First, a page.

Results for 'Mathew Elameer'

8 found
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  1.  93
    Metabolic Theories of Whipple Disease.Oscar Morice, Mathew Elameer, Mina Arsanious, Helen Stephens, Eleanor Soutter, Thomas Hughes & Brendan Clarke - manuscript
    Whipple disease is a rare, infectious, disease first described from a single case by Whipple in 1907. As well as characterising the clinical and pathological features of the condition, Whipple made two suggestions regarding its aetiology. These were either than the disease was caused by an infectious agent, or that it was of metabolic origin. As the disease is now thought to be caused by infection with the bacterium Tropheryma whipplei, historical reviews of the history of the disease typically mention (...)
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  2. The Animal for Which Animality is an Issue: Nietzsche, Agamben, and the Anthropological Machine.Mathew Abbott - 2011 - Angelaki 16 (4):87-99.
    There is congruence between Nietzsche’s philosophy of life and the biopolitical philosophy of Giorgio Agamben. For both philosophers the human animal possesses a divided relationship to its being alive. For both philosophers this division is of a political nature, such that membership in political community as we know it is conditional on the human animal’s alienation from its biological being. Both philosophers are also concerned with the possibility of transformation and, because of the connection they establish between politics and animality, (...)
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  3. Nitobe and Royce: Bushidō and the Philosophy of Loyalty.Mathew A. Foust - 2015 - Philosophy East and West 65 (4):1174-1193.
    In recent years, scholars have increasingly paid attention to the philosophy of Josiah Royce. Long lost in the shadow of fellow classical American figures, Royce’s philosophy has enjoyed a renascence, with a spate of publications in a variety of venues studying and applying his thought.1 Like his philosophical brethren, Royce wrote on a wide variety of subjects, his discussions underpinned by a smattering of influences. Much has been remarked of the various Western sources that made an impression on Royce’s thought, (...)
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  4. The Poetic Experience of the World.Mathew Abbott - 2010 - International Journal of Philosophical Studies 18 (4):493-516.
    In this article I develop Heidegger's phenomenology of poetry, showing that it may provide grounds for rejecting claims that he lapses into linguistic idealism. Proceeding via an analysis of the three concepts of language operative in the philosopher's work, I demonstrate how poetic language challenges language's designative and world-disclosive functions. The experience with poetic language, which disrupts Dasein's absorption by emerging out of equipmentality in the mode of the broken tool, brings Dasein to wonder at the world's existence in such (...)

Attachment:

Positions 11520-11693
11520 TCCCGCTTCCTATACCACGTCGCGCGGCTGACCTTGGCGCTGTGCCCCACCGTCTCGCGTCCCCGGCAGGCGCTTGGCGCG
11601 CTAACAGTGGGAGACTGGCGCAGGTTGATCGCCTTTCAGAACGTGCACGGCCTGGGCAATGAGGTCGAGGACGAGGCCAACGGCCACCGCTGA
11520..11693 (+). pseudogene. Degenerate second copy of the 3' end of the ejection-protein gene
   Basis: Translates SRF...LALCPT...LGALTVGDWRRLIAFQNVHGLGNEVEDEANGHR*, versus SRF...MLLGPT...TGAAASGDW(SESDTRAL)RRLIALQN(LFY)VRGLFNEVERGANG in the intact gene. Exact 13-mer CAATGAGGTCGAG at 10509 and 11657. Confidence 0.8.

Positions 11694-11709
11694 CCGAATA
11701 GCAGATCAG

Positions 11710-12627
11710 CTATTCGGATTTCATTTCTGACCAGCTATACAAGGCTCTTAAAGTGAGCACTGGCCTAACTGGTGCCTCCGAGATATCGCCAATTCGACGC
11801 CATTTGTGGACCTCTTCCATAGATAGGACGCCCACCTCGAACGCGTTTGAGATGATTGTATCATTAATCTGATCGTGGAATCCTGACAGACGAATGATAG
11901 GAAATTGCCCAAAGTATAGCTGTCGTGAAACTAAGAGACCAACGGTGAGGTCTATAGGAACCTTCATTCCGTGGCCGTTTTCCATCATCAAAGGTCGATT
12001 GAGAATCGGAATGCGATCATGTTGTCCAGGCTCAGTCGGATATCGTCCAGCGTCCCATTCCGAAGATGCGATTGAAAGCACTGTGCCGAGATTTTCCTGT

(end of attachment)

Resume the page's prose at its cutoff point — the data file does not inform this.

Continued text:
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  5. Interpersonal Comparisons of the Good: Epistemic Not Impossible.Mathew Coakley - 2016 - Utilitas 28 (3):288-313.
    To evaluate the overall good/welfare of any action, policy or institutional choice we need some way of comparing the benefits and losses to those affected: we need to make interpersonal comparisons of the good/welfare. Yet sceptics have worried either: that such comparisons are impossible as they involve an impossible introspection across individuals, getting ; that they are indeterminate as individual-level information is compatible with a range of welfare numbers; or that they are metaphysically mysterious as they assume the existence either (...)
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  6. The Ontogenesis of the Human Person: A Neo-Aristotelian View.Mathew Lu - 2013 - University of St. Thomas Journal of Law and Public Policy 8 (1):96-116.
    In this paper I examine the question of when human life begins from a neo-Aristotelian perspective. In my view, the basic principles of Aristotle’s metaphysics inform an account of human life (and the human person) that offers the best available explanation of the available phenomena. This account – the substance account of the human person – can fully incorporate the contemporary findings of empirical embryology, while also recognizing the essential uniqueness of rational human nature.
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  7. Atonement and the Cry of Dereliction From the Cross.Stump Eleonore - 2012 - European Journal for Philosophy of Religion 4 (1):1.
    Any interpretation of the doctrine of the atonement has to take account of relevant biblical texts. Among these texts, one that has been the most difficult to interpret is that describing the cry of dereliction from the cross. According to the Gospels of Mathew and Mark, on the cross Jesus cries, “My God, my God, why have you forsaken me?‘ In this paper, I give a philosophical analysis of the options for understanding the cry of dereliction, interpreted within the (...)
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  8. CHALLENGES IN FRONT OF'PHILOSOPHY FOR CHILDREN'.Khosrow Bagheri & Ehsaneh Bagheri - 2008 - JOURNAL OF CURRICULUM STUDIES (J.C.S.) 2 (7):7-24.
    Philosophy for Children' program that Mathew Lipman and his colleagues have developed is now known in our society and has led to thinking and research in this regard. Thus, to consider the challenges that are in front of this program can lead to the richness of these researches. Three challenges are in front of this program: philosophical, psychological, and educational. The philosophical challenge is due to the point that philosophy is mainly dependent on the history of philosophy and thoughts (...)
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